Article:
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23-2 Financial Statement Analysis Section 1: Vertical Analysis Chapter 23 Section Objectives 1.Use vertical analysis techniques to analyze a comparative income statement and balance sheet.

23-3 Phases of Statement Analysis 1.Computation Phase: Vertical analysis Horizontal analysis Ratio analysis 2.Interpretation Phase: Comparison of ratios Budgeted ratios Industry Averages

23-4 Comparative Statement

23-5 Common-size Statement

23-6 Each item is expressed as either a percentage of total assets or of total liabilities plus stockholders’ equity. Vertical Analysis of the Balance Sheet Cash Total assets = \$115,231 \$555,711 = 20.7% Accounts payable Total liabilities plus Stkhldrs’ equity = \$ 71,000 \$ 555,711 = 12.8% Total stockholders’ equity Total liabilities plus Stkhldrs’ equity = \$316,306 \$ 555,711 = 56.9%

23-7 Financial Statement Analysis Section 2: Horizontal Analysis Chapter 23 Section Objectives 2.Use horizontal analysis techniques to analyze a comparative income statement and balance sheet. 3.Use trend analysis to evaluate financial statements. 4.Interpret the results of statement analyses by comparison with industry averages.

23-8 Evaluates financial statements for two or more periods. Compares items in each line to determine the change in dollar amounts. Uses the same method for both the income statement and the balance sheet. Horizontal Analysis A percentage change can be shown by using the earlier figure as the base Use horizontal analysis techniques to analyze a comparative income statement and balance sheet Objective 2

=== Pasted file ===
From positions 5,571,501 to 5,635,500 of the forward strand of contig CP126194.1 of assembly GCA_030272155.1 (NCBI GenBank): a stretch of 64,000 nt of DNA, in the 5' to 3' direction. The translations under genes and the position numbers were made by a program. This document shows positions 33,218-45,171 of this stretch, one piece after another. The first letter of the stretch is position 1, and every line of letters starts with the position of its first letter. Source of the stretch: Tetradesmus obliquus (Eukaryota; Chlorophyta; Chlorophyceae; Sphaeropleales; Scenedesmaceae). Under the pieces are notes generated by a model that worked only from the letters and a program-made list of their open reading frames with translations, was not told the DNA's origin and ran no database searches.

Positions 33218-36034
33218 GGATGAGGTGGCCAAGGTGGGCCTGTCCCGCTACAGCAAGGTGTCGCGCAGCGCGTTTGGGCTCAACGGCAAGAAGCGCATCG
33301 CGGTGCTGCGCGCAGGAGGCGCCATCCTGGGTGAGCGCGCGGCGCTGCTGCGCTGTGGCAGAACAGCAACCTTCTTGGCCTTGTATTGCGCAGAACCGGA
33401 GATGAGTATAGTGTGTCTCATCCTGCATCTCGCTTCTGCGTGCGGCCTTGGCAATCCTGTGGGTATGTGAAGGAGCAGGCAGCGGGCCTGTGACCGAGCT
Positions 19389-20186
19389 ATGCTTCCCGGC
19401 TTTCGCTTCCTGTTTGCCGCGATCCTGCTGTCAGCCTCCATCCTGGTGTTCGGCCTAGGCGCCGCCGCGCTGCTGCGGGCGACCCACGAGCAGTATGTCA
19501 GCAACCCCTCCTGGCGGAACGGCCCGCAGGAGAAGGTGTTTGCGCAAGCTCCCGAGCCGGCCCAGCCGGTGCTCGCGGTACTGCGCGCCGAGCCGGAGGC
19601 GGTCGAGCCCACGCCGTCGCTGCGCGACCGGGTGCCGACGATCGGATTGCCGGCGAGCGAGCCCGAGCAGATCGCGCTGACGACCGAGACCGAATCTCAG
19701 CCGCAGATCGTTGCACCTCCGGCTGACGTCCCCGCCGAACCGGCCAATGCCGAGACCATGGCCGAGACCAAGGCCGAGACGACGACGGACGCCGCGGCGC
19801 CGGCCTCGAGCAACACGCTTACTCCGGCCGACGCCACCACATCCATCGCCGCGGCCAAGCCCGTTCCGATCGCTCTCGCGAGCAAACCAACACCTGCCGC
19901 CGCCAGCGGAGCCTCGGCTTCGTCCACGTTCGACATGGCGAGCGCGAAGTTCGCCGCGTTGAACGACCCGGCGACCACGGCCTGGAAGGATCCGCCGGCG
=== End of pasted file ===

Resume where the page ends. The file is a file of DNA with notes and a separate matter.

23-9 Trend analysis compares selected ratios and percentages over a period of time. ANSWER: QUESTION: What is trend analysis? Often the time period is five years Use trend analysis to evaluate financial statements Objective 3

23-10 Trend Analysis The percentage of gross profit on sales to net sales decreased from 41.7 percent in 2012 to 41.0 percent in 2013. 2009 2010 2011 2012 2013

23-11 Using Industry Averages Trade associations survey their members to obtain financial information and other data. Data is converted to a uniform presentation, usually in common-size statements arranged by company size. Individual companies compare their results to industry averages. Interpret the results of the statement analyses by comparison with industry averages Objective 4

23-12 Financial Statement Analysis Section 3: Ratios Chapter 23 Section Objectives 5.Compute and interpret financial ratios that measure profitability, operating results, and efficiency. 6.Compute and interpret financial ratios that measure financial strength. 7.Compute and interpret financial ratios that measure liquidity 8.Recognize shortcomings in financial statement analysis.

23-13 Ratio Analysis Financial ratios have three classifications: 1.Profitability, operating results, and efficiency 2.Financial strength 3.Liquidity

23-14 Rate of return on sales. Rate of return on common stockholders’ equity. Earnings per share of common stock (EPS). Price-earnings ratio. Yield on common stock. Rate of return on total assets. Asset turnover. Ratios Measuring Profitability, Operating Results, and Efficiency Compute and interpret financial ratios that measure profitability, operating results, and efficiency Objective 5

23-15 Number of times bond interest earned. Ratio of stockholders’ equity to total equities. Ratio of stockholders’ equity to total liabilities. Book value per share of stock. Ratios Measuring Financial Strength Compute and interpret financial ratios that measure financial strength Objective 6

23-16 Working capital Current ratio Acid-test ratio Inventory turnover Accounts receivable turnover Ratios Measuring Liquidity Compute and interpret financial ratios that measure liquidity Objective 7

23-17 Financial statements use book values. Book value depends on accounting policies and procedures. Businesses have choices about certain things, such as depreciation methods and useful lives. Financial statements assume that the dollar is a stable monetary unit. No two companies are exactly the same: Different legal entities Different product mixes Different financing methods Precautionary Notes on Statement Analysis Financial statement analysis is useful only if these limitations are understood Recognize shortcomings in financial statement analysis Objective 8